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Splash & dash: this is how a Formula 1 pit stop works

2017-05-27 07:00

Braam Peens

KEY TEAM PLAYERS: Formula 1 pitstop crews practice thousands of hours to narrow down their quick tyre changes during grand prix races. Image: AFP / Andrej Isakovic

Cape Town - How long does do it take 20 men to change four tyres in F1? Try 2 seconds. In the absence of refuelling (which allows a greater-sized window for the creative use of strategy), and overtaking being as difficult as it has become of late, the pit lane has become as much part of the battlefield as the racetrack itself.

Teams are constantly searching for ways to reduce time spent in the pits. And for good reason, too: with millions of dollars in prize money available for points-finishes, a well-executed pit-stop means the difference between emerging ahead or behind your main competitor as you rejoin the track from the pitlane, as well as has affecting the development budget for the next year’s car, or even a driver’s own salary.

It’s also far easier to gain a few tenths through a lightning tyre-stop than to earn them by grinding lap after lap on track. Of, course the opposite also rings true.

So how fast is fast? At the 2016 European grand prix the Williams-Mercedes changed all four tyres on Felipe Massa’s car in just 1.98 seconds – the fastest ever. 

There are up to 20 “I’s” involved in a pitstop, but none of them in the word “teamwork”.

1. The lollipop man (1): receives and guides the incoming car into position by standing directly in front of its intended service bay (yes, they do get run over), holding a sign with instructions for the driver of what next to do, such as to keep his foot on the brake pedal so that the wheel guns can engage the nuts, and afterwards, when to select first gear.

This function has been gradually reduced through technology through the introduction of a traffic light system mounted on the gantry ahead the driver. The lights remain red while he’s stationary and go green when all four new tyres are fitted and the car has been dropped back on the ground. 

2. Trolley jack operators (2): one mechanic lifts the car at the front and one at the back. The tyres can’t be changed until the car is off the ground.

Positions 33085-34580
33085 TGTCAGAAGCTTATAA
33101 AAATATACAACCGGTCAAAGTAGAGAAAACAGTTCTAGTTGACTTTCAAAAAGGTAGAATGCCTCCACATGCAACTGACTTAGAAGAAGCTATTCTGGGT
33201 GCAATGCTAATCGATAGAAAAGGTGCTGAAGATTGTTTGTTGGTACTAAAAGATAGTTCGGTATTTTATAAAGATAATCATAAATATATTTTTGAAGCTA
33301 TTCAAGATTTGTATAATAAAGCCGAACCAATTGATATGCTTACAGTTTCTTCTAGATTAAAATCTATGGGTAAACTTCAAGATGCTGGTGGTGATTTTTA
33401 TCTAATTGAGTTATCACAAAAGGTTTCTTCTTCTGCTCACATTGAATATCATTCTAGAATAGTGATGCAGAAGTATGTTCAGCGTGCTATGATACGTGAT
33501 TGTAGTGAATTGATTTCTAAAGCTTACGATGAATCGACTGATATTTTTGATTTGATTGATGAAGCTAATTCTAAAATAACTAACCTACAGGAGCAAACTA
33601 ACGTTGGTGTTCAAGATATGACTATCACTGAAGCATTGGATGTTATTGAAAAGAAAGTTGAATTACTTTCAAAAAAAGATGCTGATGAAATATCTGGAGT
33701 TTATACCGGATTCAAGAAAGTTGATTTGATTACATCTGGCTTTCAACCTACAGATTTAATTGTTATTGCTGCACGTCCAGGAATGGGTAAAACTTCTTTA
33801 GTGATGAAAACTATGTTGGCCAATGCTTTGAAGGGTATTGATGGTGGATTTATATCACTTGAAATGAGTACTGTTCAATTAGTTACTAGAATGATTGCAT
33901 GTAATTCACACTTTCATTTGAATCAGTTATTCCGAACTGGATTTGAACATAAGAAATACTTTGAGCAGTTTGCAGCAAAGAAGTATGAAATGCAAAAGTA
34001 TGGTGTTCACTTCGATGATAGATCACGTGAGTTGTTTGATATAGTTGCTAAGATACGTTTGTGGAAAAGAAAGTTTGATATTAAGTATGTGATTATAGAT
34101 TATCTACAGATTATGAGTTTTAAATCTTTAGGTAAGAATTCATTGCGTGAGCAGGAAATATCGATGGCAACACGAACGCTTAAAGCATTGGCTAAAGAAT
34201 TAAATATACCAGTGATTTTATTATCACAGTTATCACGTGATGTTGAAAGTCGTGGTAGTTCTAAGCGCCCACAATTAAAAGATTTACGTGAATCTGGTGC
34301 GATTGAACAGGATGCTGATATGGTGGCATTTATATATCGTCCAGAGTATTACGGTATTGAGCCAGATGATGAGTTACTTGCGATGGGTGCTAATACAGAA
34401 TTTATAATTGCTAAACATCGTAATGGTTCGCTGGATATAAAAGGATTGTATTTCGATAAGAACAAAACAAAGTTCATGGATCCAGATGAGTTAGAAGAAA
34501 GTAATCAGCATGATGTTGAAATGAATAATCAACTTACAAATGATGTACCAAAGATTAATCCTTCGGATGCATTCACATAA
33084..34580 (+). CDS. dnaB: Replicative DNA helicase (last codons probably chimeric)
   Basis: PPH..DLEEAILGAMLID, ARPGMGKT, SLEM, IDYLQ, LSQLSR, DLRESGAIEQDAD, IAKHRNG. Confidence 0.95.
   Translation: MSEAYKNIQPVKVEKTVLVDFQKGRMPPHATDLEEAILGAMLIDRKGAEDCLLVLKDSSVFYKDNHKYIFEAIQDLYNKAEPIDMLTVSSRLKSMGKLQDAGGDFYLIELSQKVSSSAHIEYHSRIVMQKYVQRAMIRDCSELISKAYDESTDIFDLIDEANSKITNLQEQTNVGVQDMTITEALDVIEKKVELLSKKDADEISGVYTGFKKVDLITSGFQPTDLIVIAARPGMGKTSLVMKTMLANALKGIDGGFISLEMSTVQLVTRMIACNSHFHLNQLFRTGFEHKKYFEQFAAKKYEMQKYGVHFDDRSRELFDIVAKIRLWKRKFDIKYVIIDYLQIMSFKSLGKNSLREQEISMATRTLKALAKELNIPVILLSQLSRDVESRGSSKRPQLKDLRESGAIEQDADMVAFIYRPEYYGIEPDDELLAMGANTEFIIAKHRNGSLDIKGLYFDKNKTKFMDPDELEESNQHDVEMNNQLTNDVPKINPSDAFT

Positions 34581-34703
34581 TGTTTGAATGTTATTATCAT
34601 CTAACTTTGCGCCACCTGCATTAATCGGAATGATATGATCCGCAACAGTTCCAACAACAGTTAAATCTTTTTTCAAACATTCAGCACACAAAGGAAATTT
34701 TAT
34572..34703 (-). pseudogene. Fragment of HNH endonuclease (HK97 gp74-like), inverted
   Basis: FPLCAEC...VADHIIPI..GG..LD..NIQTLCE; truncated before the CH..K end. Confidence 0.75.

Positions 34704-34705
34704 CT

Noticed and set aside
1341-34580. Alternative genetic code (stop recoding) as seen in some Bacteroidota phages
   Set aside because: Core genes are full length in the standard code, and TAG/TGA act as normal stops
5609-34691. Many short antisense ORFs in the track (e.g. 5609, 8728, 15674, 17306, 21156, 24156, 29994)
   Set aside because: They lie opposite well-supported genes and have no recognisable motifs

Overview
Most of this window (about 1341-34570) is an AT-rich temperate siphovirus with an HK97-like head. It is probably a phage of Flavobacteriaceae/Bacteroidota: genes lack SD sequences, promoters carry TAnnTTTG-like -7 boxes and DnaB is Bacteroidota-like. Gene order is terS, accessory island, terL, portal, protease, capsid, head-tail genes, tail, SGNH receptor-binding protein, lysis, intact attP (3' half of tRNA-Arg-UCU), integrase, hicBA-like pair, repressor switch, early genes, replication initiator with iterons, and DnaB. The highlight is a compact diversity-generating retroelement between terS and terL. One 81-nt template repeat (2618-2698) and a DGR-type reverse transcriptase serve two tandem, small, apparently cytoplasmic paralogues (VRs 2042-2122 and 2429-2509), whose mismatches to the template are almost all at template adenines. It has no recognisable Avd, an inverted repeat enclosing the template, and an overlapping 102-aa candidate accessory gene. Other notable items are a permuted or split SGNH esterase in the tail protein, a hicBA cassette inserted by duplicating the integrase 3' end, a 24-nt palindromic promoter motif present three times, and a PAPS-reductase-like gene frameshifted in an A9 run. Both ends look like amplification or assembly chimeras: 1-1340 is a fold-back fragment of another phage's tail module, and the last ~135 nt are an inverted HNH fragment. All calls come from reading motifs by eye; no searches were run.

3. Tyre changers (12): there are three mechanics per wheel. One operates the wheel gun (he usually has two – the second is a backup), the second operator removes the old tyre and a third fits the new tyre.

4. Stabilisers (2): a mechanic on either side holds the car to stop it from rocking while the car is sitting on the jacks.

5. Front wing adjusters (2): not always required, but there are two mechanics stand by to make changes to the wing angle or replace the entire nose cone assembly on which the front wing is mounted if the driver wants to change the car’s balance (more or less understeer).

6. Fire extinguisher (1): with no more refuelling in the pit lane, the risk of fire has been significantly reduced, but one mechanic is ready with a fire extinguisher for any eventualities.

7. Emergency starter (1): F1 cars do not have an onboard starter and are instead fired up by an external motor, held by a mechanic already in position where he can engage it in as little time as possible. The best drivers never stall. 

Do things ever go wrong? Yes, and the results are almost always catastrophic, from chunks of time lost to cars being engulfed in flames and instantly retiring (see Jos Verstappen’s pit stop, Hockenheim 1994). Tyre stops are practised over thousands of times throughout the year – even in the off-season at the factory. 

Sometimes, however, it’s not the team’s fault. One of the most common errors made is when incoming drivers overshoot their pit boxes. By stopping just 20-30 centimetres past the intended spot and forcing the team to reset their positions costs a whole 0.6 seconds.

And, after changing from McLaren to Mercedes in 2013, at the Malaysian grand prix Lewis Hamilton even pulled into his old team’s pit box, before being waved off to his new one! Bet he didn’t Snapchat that one.


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